Modeling Objects with Identical Dynamics Using For Each Subsystem
This example shows how to model multiple objects with identical dynamics using the For Each subsystem. The number of objects is parameterized by the length of the input signal.
This example illustrates how you can implement the model
sldemo_metro_basic, using one For Each subsystem to model three identical metronomes and another to model the identical effect that the motion of each metronome has on the moving base.
The continuous dynamics of the three identical metronomes in sldemo_metro_basic are modeled in identical subsystems:
sldemo_metro_basic/Metronome3. You can represent these three subsystems as one For Each subsystem. The initial position of the metronomes is passed in as a mask parameter to the For Each subsystem, and is used as an initial condition for one of the integrators. The For Each subsystem is configured to partition this parameter along the first dimension. As a result, an input vector with three elements defines the initial positions for the three metronomes.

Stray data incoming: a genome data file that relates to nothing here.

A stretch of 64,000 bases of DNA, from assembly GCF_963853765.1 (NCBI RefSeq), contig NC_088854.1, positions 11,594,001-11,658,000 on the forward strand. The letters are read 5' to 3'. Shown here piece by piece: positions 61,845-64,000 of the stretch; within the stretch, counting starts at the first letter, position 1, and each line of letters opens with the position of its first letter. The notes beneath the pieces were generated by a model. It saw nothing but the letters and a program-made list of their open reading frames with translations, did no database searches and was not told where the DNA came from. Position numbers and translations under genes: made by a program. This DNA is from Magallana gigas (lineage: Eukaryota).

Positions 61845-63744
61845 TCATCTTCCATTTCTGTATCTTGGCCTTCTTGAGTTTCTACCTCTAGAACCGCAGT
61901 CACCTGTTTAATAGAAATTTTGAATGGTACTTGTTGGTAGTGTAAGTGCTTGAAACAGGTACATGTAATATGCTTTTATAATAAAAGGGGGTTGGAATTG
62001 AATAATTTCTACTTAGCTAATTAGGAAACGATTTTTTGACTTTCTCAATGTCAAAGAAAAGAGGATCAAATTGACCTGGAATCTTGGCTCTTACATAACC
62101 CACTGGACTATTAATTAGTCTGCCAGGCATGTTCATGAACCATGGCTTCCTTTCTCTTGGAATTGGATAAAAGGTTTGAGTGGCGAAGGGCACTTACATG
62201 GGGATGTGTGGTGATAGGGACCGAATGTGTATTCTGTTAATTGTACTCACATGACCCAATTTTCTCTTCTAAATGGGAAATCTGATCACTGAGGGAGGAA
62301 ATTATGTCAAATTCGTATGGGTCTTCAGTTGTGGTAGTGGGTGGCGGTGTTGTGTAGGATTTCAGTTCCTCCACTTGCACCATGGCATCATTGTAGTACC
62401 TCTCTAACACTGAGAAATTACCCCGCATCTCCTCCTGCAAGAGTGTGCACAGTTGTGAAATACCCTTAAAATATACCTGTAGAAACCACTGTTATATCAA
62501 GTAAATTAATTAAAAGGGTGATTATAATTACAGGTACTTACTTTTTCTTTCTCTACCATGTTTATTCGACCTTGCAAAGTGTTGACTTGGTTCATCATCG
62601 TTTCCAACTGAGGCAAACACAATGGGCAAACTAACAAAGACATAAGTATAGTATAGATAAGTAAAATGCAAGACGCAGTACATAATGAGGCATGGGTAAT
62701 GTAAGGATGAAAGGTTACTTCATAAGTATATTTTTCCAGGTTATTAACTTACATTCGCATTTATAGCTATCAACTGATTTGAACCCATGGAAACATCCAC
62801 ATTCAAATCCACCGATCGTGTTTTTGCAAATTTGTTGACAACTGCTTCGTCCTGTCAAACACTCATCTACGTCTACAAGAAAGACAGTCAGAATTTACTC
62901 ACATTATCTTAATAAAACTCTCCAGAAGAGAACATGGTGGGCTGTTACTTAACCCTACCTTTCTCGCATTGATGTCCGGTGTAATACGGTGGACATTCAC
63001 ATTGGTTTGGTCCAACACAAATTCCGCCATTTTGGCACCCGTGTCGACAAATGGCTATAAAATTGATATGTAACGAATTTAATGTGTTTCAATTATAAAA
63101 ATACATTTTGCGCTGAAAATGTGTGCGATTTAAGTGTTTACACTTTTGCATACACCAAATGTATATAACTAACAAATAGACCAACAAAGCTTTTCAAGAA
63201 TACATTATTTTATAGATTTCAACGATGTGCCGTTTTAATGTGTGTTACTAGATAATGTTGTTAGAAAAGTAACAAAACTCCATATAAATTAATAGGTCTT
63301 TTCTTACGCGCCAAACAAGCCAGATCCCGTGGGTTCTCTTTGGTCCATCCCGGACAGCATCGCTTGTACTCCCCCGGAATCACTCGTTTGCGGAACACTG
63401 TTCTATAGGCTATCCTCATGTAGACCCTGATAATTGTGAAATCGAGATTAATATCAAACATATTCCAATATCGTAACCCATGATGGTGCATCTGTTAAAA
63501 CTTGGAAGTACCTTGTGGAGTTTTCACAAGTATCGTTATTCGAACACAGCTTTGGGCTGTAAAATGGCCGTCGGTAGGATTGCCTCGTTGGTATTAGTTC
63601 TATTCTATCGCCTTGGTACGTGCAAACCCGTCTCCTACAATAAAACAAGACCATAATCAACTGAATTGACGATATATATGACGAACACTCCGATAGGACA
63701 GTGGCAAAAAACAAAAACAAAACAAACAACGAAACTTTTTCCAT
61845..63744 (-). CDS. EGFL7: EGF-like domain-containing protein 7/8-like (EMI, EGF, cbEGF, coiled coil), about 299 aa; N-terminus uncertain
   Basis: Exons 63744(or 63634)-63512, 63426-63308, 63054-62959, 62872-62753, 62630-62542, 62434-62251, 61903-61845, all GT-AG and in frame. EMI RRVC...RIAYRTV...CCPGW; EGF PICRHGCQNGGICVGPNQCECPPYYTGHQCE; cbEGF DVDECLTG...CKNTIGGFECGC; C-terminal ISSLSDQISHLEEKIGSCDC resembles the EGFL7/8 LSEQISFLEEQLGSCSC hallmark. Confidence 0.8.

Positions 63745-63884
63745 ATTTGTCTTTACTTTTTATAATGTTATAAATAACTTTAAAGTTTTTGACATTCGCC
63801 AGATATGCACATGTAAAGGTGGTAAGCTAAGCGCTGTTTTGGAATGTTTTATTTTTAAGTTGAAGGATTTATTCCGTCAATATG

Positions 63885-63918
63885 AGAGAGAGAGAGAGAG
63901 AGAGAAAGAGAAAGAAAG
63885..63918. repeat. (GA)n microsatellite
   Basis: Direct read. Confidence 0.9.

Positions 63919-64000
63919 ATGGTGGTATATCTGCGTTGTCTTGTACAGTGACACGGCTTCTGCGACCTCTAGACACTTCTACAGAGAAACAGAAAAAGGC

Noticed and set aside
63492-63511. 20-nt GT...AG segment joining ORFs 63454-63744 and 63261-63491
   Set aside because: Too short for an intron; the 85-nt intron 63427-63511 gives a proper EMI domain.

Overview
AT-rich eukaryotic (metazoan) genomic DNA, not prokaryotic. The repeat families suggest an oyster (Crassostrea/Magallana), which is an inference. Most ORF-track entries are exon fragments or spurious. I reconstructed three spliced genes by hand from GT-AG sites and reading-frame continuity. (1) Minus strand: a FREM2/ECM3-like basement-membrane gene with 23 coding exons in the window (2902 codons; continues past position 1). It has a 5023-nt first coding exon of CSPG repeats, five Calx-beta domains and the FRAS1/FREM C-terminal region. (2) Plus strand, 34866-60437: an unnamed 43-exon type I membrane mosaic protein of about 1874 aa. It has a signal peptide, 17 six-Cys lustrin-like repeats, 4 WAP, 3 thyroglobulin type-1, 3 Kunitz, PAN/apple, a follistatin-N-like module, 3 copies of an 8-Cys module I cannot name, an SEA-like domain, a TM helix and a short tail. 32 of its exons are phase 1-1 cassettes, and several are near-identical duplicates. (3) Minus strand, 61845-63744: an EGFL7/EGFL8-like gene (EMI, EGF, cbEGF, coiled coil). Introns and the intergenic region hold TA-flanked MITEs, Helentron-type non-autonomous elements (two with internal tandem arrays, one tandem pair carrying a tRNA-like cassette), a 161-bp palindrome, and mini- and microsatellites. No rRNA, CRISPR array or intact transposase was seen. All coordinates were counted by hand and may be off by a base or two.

Figure 1: Metronomes modeled using three subsystems with identical dynamics
Figure 2: Metronomes modeled using one For Each subsystem
On examining the dynamics of the moving base, note that it involves three identical second-order differential terms corresponding to each metronome. You can replace the three copies with one For Each Subsystem. Instead of nine input signals, the For Each subsystem requires only three input signals: the angular displacements, the angular velocities, and the angular accelerations for all metronomes. The For Each subsystem is configured to partition the input signal along the first dimension and operates on one element from each signal for one iteration (i.e. one metronome).
Figure 3: Second-order differential terms modeled using copies of the same subsystem
Figure 4: Second-order differential terms modeled using one For Each subsystem
After implementing the original model with two For Each subsystems, the model is now parameterized for the number of metronomes. To increase the number of metronomes, introduce a new value to the mask parameter.
Theta4 = 0.7568;
Double-click on the Metronome_i block to open the mask dialog and change Input Positions (Partitioned) to: [Theta1 Theta2 Theta3 Theta4]
Execute the model to see the displacement angles of the four metronomes and the position of the moving base.
Figure 5: Simulation animation with For Each subsystem parameterized for four metronomes
Figure 6: Simulation result with For Each subsystem parameterized for four metronomes